Key words

 telemedicine, teleanalytics, teleophthalmology, remote care, emergency care, intensive care, smartphone

Materials and methods

Instruments

The remote modalities include the Welch-Allyn Panoptic 11820 (Welch-Allyn, Skaneateles Falls, NY, USA) attached to an Iphone 4 (Apple Inc., Cupertino, CA, USA), and a JEDMED HD digital camera with a Horus Scope fundus attachments (Jedmed Instrument Co, St. Louis, MO, USA). The JEDMED system was linked to an InTouch Lite robot (InTouch Technologies, Inc., Santa Barbara, CA, USA). The stationary fundus camera used as the control was a Zeiss Visucam NM/FA (Carl Zeiss AG, Oberkochen, Germany).

Remote Capabilities

Images from the Visucam could be seen from an in-network VNC viewer (RealVNC Limited, Cambridge, UK) enabled from a desktop computer or Ipad. They could also be exported and sent via HIPAA secured email or mail. Images from the Horus Scope could be seen from the InTouch Health HIPAA secure application on a smartphone or desktop. Images from the Welch-Allyn could be sent from a HIPAA secure application on the Iphone, such as OnePass (Emerge MD Inc., Phoenix, AZ, USA).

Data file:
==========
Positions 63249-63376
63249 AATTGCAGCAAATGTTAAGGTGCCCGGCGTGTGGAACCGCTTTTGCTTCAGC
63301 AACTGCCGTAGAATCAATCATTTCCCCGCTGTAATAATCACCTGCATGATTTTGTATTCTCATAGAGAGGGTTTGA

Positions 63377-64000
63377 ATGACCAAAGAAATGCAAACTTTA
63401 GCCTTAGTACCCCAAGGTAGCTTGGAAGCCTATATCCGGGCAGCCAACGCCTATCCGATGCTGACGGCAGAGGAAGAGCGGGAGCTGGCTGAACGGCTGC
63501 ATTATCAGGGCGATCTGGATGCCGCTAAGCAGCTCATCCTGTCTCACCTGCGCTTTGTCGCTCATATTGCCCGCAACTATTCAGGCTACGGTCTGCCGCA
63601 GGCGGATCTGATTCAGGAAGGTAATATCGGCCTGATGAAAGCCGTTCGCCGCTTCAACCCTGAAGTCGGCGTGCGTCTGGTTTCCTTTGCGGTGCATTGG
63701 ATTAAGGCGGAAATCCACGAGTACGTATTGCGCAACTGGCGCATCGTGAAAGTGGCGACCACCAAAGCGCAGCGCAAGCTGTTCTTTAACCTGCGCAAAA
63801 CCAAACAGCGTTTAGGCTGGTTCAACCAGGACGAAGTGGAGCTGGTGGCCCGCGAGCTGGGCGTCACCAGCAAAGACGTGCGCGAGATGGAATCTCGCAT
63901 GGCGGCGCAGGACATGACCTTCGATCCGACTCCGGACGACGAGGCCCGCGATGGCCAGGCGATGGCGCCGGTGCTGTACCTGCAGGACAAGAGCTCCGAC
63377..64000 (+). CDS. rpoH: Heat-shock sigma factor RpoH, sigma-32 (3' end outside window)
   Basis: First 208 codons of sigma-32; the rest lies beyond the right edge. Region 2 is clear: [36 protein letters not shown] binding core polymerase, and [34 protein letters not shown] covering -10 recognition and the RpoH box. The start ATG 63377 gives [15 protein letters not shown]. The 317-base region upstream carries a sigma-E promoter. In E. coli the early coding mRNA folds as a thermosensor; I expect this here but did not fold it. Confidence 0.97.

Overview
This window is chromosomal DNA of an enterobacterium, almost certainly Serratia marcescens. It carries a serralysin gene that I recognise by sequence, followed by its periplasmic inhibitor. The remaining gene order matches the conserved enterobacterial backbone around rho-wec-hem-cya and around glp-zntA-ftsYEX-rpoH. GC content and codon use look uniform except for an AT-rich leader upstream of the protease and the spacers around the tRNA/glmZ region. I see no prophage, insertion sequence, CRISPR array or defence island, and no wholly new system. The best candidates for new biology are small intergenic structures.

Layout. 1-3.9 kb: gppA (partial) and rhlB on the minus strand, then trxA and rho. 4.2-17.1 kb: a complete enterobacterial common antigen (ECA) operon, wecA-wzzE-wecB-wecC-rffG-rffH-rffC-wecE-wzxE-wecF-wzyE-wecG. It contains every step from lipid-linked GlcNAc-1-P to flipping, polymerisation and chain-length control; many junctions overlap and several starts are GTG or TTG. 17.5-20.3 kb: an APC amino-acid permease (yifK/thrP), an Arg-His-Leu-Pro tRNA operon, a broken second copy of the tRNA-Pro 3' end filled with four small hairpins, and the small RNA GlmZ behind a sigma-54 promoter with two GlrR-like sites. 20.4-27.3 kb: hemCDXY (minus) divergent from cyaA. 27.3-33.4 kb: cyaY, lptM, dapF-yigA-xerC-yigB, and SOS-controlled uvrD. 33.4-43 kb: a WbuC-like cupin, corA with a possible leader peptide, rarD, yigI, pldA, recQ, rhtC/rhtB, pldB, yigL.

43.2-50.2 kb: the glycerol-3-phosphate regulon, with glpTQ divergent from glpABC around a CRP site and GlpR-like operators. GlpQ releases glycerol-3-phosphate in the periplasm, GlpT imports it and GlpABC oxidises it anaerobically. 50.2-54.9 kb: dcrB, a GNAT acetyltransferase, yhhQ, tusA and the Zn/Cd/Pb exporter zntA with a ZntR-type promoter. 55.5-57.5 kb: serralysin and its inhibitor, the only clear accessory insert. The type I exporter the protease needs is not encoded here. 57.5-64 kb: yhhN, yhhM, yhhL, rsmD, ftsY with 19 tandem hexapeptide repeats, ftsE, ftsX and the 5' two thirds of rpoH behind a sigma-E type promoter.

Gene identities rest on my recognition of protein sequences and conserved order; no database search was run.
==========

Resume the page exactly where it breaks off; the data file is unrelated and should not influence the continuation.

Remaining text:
Methods

Examinations were conducted in an ophthalmology clinic over a period of one year. The patients were dilated with cycloplegics and images from all three modalities were obtained by an experienced ophthalmic technician. All patients received subsequent indirect ophthalmoscopic exams from an ophthalmologist to correlate the findings.

Results

The three modalities were compared in terms of portability, resolution, price, stereoscopic capability, anterior segment capability, ease of use, image quality, field of view, live stream capability, and store and forward capability (Table 1).

Table 1. Comparison of the Zeiss Visucam NM/FA, JEDMED Horus Scope, and Welch-Allyn Panoptic 11820 [4-12]

 

Zeiss Visucam NM/FA

JEDMED Horus Scope

Welch-Allyn Panoptic 11820

Portable

No

Yes

Yes

Resolution

1280 x 1024 pixels

1920 x 1080 pixels

640 x 960 pixels

Price

$$$

$$

$

Stereo Capability

Yes

No

No

Anterior Segment Capability

No

Yes

Yes

Ease of Use

Easy

Slightly Difficult

Difficult

Image Quality

Excellent

Very Good

Poor

Field of View

30, 45 degrees

40 degrees

25 degrees

Live Stream Capability

No

Yes

No